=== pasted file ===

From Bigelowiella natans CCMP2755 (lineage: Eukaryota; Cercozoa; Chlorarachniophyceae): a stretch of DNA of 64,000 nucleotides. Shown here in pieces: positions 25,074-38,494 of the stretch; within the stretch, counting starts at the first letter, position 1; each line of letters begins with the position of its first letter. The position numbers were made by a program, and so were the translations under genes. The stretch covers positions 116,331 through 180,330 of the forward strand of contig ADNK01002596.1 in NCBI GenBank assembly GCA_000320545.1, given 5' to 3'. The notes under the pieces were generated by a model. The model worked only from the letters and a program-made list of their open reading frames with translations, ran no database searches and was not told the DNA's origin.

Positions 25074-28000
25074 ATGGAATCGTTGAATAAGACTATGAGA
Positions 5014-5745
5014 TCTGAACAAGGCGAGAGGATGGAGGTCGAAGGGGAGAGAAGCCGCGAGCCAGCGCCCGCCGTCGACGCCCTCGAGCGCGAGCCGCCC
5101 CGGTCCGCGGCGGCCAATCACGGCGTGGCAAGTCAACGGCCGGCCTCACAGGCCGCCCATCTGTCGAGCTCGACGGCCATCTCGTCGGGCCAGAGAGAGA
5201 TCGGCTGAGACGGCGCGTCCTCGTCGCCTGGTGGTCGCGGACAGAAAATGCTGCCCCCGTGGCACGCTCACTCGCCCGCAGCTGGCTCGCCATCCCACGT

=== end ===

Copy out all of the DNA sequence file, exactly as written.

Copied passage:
From Bigelowiella natans CCMP2755 (lineage: Eukaryota; Cercozoa; Chlorarachniophyceae): a stretch of DNA of 64,000 nucleotides. Shown here in pieces: positions 25,074-38,494 of the stretch; within the stretch, counting starts at the first letter, position 1; each line of letters begins with the position of its first letter. The position numbers were made by a program, and so were the translations under genes. The stretch covers positions 116,331 through 180,330 of the forward strand of contig ADNK01002596.1 in NCBI GenBank assembly GCA_000320545.1, given 5' to 3'. The notes under the pieces were generated by a model. The model worked only from the letters and a program-made list of their open reading frames with translations, ran no database searches and was not told the DNA's origin.

Positions 25074-28000
25074 ATGGAATCGTTGAATAAGACTATGAGA
Positions 5014-5745
5014 TCTGAACAAGGCGAGAGGATGGAGGTCGAAGGGGAGAGAAGCCGCGAGCCAGCGCCCGCCGTCGACGCCCTCGAGCGCGAGCCGCCC
5101 CGGTCCGCGGCGGCCAATCACGGCGTGGCAAGTCAACGGCCGGCCTCACAGGCCGCCCATCTGTCGAGCTCGACGGCCATCTCGTCGGGCCAGAGAGAGA
5201 TCGGCTGAGACGGCGCGTCCTCGTCGCCTGGTGGTCGCGGACAGAAAATGCTGCCCCCGTGGCACGCTCACTCGCCCGCAGCTGGCTCGCCATCCCACGT